Will Begum Akhtar's thumri in 'Dedh Ishqiya' help rekindle interest in the genre?

Sunday, 12 January 2014 - 8:01am IST | Place: Mumbai | Agency: DNA

Shivaji Park resident Neela Vaidya agreed to accompany her classical music aficionado parents to the kathak-thumri concert on the Asiatic Library steps only because she was promised a horse buggy ride after. But the 11-year-old was ecstatic when she heard the first notes of hamari atariya pe, aaja re sanwariya / dekha dekhi tanik hui jaaye  (Come up to my balcony, oh beloved/ so that we can steal glances of each other) coming up. “This is Madhuri Dixit’s song from Dedh Ishqiya,” she squealed remembering the promos on TV. While Vaidya may not realise how this early 19th century Avadhi composition from the courts of the Lucknow Nawab Wajid Ali Shah has since been rendered by some of the tallest legends of Hindustani classical music, there’s no denying its magic as vocalist Dhanashree Pandit-Rai and kathak exponent Aditi Bhagwat held the audience mesmerised.

Pandit-Rai thanks the makers of Dedh...for including an adapted version of this famous thumri. “At least its piquing the curiosity of the uninitiated about thumri as a genre.” Proof of this are the nearly 40,000 hits her five-year-old upload of the same thumri has gotten since the film promos aired. “After a hundred hits in the beginning, the numbers trickled but now we’re seeing several surfers looking up various renditions, watching and even commenting.”

Rekha Bharadwaj who’s sung the Dedh... version adapted by wordsmith Gulzar and her husband and composer Vishal Bharadwaj is ecstatic about this. Like Pandit-Rai she too is happy about this renewed interest in the genre. “We need to really work on bringing it back to its past glory,” she says, adding, “After all, thumri has contributed to the greatness of leading artistes like Begum Akhtar, Gauhar Jaan or even Siddeshwari Devi.” According to her, the use of thumri in films helps make it a personal give-and-take between the audience and the performer. “Close ups of stylised expression rekindle the magic of small mehfils of the bygone era when patrons would literally be at arm’s length. In an auditorium, we somehow lose that.”

Banaras gharana thumri exponent Soma Ghosh, who trained under Bageshwari Devi and is Shehnai maestro Ustad Bismillah Khan’s protégé, is known for her expressive eyes and face.

“While the voice and throw of words is important, expressions and ada create the mood for thumri,” she points out explaining how most thumri exponents trained at least in the basics of dance. “In the British era with no royal patronage, it was thanks to courtesans that forms like thumri, dadra and kajri survived,” she avers and laments, “Yet this association has done it a lot of damage as people tend to look down upon it.”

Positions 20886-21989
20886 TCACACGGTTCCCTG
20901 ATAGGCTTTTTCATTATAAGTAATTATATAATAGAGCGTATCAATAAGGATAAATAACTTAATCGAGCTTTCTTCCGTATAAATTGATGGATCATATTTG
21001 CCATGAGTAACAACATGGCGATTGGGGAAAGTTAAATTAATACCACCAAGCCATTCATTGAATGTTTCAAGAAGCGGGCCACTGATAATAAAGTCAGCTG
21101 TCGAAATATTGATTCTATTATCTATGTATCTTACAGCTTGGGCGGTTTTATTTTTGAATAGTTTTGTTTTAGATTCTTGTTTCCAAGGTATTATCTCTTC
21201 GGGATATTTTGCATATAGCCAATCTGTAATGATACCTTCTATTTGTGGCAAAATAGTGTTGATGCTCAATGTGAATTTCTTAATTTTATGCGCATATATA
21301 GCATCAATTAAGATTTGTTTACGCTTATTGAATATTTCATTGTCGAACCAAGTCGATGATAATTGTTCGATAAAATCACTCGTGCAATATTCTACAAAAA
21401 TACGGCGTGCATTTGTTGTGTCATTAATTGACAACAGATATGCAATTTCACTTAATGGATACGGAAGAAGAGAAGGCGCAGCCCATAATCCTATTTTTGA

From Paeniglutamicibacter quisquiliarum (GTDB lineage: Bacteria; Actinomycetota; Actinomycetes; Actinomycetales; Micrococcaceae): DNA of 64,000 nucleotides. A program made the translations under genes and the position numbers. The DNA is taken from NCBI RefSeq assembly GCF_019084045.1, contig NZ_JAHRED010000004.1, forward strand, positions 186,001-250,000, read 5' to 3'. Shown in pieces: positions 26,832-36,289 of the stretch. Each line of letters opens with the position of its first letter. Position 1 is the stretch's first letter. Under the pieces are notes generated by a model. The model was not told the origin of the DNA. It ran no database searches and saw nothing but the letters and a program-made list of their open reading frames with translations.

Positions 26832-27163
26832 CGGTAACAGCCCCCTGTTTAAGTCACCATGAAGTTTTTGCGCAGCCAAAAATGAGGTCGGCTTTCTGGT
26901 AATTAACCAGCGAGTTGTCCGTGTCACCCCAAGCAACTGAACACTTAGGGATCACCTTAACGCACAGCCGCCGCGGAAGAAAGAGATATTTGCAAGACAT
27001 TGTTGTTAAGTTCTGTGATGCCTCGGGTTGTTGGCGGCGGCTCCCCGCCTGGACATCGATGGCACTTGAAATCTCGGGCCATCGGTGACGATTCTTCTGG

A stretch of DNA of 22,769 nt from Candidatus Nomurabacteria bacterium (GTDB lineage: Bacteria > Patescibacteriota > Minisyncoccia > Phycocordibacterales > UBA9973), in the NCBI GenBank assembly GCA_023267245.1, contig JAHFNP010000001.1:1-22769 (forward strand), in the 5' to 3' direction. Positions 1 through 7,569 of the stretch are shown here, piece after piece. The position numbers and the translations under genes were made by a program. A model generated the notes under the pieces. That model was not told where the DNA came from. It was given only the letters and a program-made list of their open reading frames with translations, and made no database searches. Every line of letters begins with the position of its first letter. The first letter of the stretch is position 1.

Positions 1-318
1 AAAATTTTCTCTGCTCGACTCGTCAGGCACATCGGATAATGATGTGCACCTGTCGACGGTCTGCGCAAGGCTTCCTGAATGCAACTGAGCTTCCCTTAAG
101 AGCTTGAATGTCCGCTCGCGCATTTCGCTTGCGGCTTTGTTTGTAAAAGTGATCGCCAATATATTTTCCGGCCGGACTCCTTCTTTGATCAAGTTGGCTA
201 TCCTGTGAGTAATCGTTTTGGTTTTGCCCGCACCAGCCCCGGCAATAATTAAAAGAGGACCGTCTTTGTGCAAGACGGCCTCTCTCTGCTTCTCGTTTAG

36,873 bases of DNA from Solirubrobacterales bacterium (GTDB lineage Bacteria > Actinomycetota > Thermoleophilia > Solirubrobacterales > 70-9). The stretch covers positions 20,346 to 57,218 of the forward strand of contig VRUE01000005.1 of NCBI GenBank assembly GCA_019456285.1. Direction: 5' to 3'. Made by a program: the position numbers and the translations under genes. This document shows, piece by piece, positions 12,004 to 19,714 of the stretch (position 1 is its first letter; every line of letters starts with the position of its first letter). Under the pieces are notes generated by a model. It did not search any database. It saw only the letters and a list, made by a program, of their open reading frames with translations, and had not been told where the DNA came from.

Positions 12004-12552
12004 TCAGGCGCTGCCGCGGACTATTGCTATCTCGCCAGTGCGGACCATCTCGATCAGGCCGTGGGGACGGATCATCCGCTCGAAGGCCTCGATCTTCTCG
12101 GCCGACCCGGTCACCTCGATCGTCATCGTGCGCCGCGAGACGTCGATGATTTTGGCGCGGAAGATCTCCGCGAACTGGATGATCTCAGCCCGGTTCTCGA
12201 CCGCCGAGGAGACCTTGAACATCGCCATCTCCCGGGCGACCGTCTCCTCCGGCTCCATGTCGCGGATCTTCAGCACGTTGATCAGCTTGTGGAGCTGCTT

But that isn’t the only reason why this romantic articulation of a woman’s love fell into disrepute.

“In modern categorisation of Indian music, thumri doesn’t find place among popular genres and styles of popular music. It’s often labelled ‘semi-classical’ or ‘light-classical’ vaguely suggesting unworthiness of inclusion in the so-called ‘higher’ and ‘classical’ arts,” explains vocalist Shubha Mudgal, adding,  “Its cuspate identity along with dadra, hori and kajri and its connection with kathak makes it the only existing vocal form in the system of Hindustani classical music to have an interdisciplinary identity.” Another reason it refuses to get slotted is the lyrics in Brijbhasha or Avadhi which centre around amorous exchanges between Radha and Krishna. While this has made them the delight of urbane high-brows, the repertoire remains firmly rooted in the rural milieu.

With so much going against it, it is no surprise that some top performers who know many old compositions are happy to teach them to others but refuse to sing them at performances. Some like Bharadwaj feel their feminine character keeps male performers away.

Doyenne of the purabang thumri Girija Devi disputes this. “From Bade Ghulam Ali Khan saab, to Pt Bhimsen Joshi, K L Saigal and Chhanulal Mishra, men have sung thumris which people still crave to hear again and again,” she points out. “Though they don’t admit it, those who avoid the thumri look down on it.”

This apartheid of sorts and the fact that there are few thumri specialists around, makes the future looks quite bleak for the genre. “We need more people to sing it, expose others to the beauty of the form and encourage both singers and listeners,” says Mudgal.

Perhaps its the thumri itself calling out to her patrons — hamari atariya pe, aaja re sanwariya / dekha dekhi tanik hui jaaye...

Famous thumris from Hindi cinema
Song: Babul mora naihar...
Artiste: K L Saigal
Film: Street Singer (1937)

Song: Prem Jogan Banke..
Artiste: Bade Ghulam Ali Khan
Film:  Mughal-e-Azam (1960)

Song: Nainon Mein Badra Chhaye
Artiste: Lata Mangeshkar
Film: Mera Saaya (1966)

Song: Ja re badra bairi ja
Artiste: Lata Mangeshkar
Film: Bahana (1969)

Song: Kaun Gali Re Gayo Shyam
Artiste: Parveen Sultana
Film: Pakeezah (1972)

Song: Kahan Se Aaye
Artiste: Yesudas & Hemanti Shukla
Film: Chashme Buddoor (1981)

Song: Aan Milo Sajana
Artiste: Ajay Chakrabarty & Parveen Sultana
Film: Gadar (2001)


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